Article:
Specific gifting and the risk of ademption

Chattels:

Wills with specific bequests of chattels ought to be avoided. If the assets are of particular sentimental value such as family heirlooms, then they need to be properly identified. It is always better to give a class gift in order to avoid misdescription. For example, what is to happen if the new Lexus is sold and another vehicle purchased in stead? The client should at least consider giving the jewellery, motor vehicles and war memorabilia as class gifts to her various children in order to avoid the failure of these clauses in the Will.

Devises of land:

Specific devises of land have more pitfalls than bequests of chattels.  By way of example; A principle place of residence is likely exempt from capital gains tax (see s118.195 Income Tax Accessment Act 1997 (Cth)(‘ITAA’). Upon your death, the estate will take the property at the value or “cost base” as at the date of the Deceased’s death. The same cost base is then passed on to the expectant beneficiaries (if distributed within the executor’s year).

By contrast; a holiday home  or investment property will likely not be exempt. Particularly if the holiday home was acquired after 20 September 1985 (the date Capital Gains Tax came into operation). This means that the cost base of the holiday property will be passed on to the beneficiary at the cost base the deceased acquired it (see s128.15(4) of the ITAA). When the expectant beneficiary disposes of the property there could be a significant tax liability attached to that asset. If this occurs the will makers testamentary intentions may not be fulfilled. Instructions need to be taken about this issue.

Considering Family Provision Claims in Estate Planning

When parties commence living in a  relationship an obligation to make provision for that partner begins. At the commencement of the relationship the obligation is slight however it becomes more onerous as the relationship develops. There is generally a presumption of advancement for de-jure spouses. If a client has instructed you to include a life interest in their Will. On it’s own, especially if the relationship continues for some time, a life estate may be regarded by the court as inadequate to meet a spouse or de-facto spouse’s future needs.

A de-Jure or a de-facto spouse, has standing to seek additional provision from a person’s estate. To minimise the impact of a potential claim, a defensive asset structure ought to be considered. Asset re-structuring may minimise the impact of a potential claim. For example, the assets may be transferred into the names of the expectant beneficiaries as joint tenants. In doing so they would pass by the law of survivorship to the surviving joint tenants and not be treated as an asset of the estate. They may be transferred into other legal entities; such as inter vivos trusts or companies, which the expectant beneficiaries can or will control. Taking quick action in respect of transferring or dealing with estate assets means that those transfers may not be treated as relevant property transactions, and fall outside of Part 3.3 of the Succession Act’s (NSW) notional estate provisions. The client ought to be advised to check the impacts on her entitlements to social security benefits when considering transferring assets to third parties.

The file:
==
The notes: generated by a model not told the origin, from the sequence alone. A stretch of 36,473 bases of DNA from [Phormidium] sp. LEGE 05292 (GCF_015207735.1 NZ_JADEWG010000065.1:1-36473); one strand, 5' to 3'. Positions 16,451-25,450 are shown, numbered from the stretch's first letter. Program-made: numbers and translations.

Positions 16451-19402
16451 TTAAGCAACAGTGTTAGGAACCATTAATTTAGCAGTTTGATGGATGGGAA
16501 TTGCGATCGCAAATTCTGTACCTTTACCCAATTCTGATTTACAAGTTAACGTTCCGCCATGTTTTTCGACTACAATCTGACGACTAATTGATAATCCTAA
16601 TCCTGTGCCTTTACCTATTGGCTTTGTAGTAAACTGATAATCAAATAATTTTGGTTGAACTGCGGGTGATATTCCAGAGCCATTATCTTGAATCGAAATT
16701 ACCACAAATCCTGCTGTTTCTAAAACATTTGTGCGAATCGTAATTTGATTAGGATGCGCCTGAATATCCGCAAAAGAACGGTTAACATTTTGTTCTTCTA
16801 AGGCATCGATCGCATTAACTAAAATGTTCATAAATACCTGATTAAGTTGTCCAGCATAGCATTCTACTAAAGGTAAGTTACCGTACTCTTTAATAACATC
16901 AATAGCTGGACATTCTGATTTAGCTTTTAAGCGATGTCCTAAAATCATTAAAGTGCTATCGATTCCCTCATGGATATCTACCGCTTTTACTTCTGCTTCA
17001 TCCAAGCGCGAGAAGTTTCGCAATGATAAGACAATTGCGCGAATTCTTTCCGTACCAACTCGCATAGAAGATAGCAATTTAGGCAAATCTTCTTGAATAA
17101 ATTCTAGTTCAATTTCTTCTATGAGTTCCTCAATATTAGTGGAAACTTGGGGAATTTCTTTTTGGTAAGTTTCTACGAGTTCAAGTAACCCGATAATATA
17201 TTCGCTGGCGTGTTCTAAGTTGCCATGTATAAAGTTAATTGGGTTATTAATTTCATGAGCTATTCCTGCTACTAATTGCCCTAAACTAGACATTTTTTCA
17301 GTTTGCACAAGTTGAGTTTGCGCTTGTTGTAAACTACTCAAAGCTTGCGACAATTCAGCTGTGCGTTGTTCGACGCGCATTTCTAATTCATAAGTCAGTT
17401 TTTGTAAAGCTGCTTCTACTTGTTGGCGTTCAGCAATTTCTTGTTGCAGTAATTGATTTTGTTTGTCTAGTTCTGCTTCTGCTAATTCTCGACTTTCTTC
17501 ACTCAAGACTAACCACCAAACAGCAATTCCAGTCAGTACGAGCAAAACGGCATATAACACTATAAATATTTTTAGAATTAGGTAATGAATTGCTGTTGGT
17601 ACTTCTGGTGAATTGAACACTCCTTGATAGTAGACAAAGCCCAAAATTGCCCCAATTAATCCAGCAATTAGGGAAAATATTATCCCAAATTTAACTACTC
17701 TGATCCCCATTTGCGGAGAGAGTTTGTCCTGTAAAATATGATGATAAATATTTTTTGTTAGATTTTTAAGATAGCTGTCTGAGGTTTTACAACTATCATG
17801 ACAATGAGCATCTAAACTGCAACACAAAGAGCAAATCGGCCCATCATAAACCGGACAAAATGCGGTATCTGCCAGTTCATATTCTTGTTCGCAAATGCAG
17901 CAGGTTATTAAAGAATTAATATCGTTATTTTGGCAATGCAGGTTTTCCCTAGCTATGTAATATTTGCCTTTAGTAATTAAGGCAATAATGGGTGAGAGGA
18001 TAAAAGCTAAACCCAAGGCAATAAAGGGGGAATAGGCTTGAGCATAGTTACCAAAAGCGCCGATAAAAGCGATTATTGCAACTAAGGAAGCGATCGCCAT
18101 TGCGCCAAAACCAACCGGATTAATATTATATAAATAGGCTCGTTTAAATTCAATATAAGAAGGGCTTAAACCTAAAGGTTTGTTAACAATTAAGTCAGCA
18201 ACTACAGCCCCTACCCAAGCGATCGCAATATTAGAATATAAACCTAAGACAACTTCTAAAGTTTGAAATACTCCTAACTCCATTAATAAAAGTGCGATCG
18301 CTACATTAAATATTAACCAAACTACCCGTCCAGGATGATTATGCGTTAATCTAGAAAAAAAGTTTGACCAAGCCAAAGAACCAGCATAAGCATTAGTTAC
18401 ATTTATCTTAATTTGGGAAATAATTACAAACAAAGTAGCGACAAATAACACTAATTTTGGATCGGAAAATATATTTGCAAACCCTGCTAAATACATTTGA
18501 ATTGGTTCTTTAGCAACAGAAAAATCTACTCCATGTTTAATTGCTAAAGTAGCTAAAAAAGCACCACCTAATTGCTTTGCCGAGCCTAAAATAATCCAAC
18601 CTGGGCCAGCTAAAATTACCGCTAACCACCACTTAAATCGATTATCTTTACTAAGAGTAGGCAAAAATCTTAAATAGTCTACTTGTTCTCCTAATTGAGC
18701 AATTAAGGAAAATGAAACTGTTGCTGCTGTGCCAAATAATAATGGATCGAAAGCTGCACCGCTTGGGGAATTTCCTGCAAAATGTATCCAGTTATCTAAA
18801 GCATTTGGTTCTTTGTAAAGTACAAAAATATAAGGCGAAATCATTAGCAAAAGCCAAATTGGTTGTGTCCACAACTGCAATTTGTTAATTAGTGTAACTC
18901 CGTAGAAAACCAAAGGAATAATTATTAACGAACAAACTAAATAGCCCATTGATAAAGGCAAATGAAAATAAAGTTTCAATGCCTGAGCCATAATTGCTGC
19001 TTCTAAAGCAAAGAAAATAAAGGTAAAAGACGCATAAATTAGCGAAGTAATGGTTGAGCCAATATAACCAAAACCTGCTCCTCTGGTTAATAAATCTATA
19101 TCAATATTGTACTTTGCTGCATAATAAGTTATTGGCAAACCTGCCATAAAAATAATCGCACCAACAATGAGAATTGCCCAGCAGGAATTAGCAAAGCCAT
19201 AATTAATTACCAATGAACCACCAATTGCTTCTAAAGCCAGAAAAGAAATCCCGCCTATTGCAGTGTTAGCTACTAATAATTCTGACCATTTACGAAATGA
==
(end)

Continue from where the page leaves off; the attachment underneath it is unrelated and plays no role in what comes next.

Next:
Life interest and rights of occupancy in wills

Life interests create many layers of complexity in the administration of an estate. The taxation implications on a life estates are significant. They usually require specialist accountants or actuaries to quantify the cost bases of both the life and remainder estate. The life tenant may not have sufficient capital to maintain the estate asset for the benefit of the remaindermen. The remaindermen may need to support the life tenant to maintain the property and maintain the insurance on the same. This has been known to create onerous financial obligations on the remaindermen. The asset itself may fall into waste. If this is being considered you may wish to set up a fund sufficient to preserve the property. The creation of a life estate means the remaindermen will be waiting years to deal with the property. The client should consider the value of the life interest and that it may be cheaper to make provision by way of cash or a share in the revenue sufficient to allow their beneficiary to buy a small unit or build on the land they may already own. A right of occupancy may have less onerous tax implications because the occupier does not have the ability to generate income from the property. Due to the potential conflicts between the life tenant and the remaindermen it is advisable that you consider choosing the one or more of the remaindermen as the executor and substitute executors.

Who deals with your body when you die?

Disposal of Body

There is no property in a corpse. The legal personal representative of the Estate has the authority to arrange both the funeral and the disposal of  a persons body. There is only an obligation of consultation with the family and an obligation to identify a locality for the family to grieve. Unfortunately, it is commonplace for a testator’s family to deal with both the funeral and disposal of the body without reference to the Will. It is very important that you select suitable executors and provide a copy of her Will to them. By jointly appointing executors a conflict between executor may arise. It would be better to select the executor who is likely to follow your testamentary intentions. If you were concerned that your executor will deal with these matters without consulting with other family members then a pre-arranged or pre-paid funeral may overcome the issue.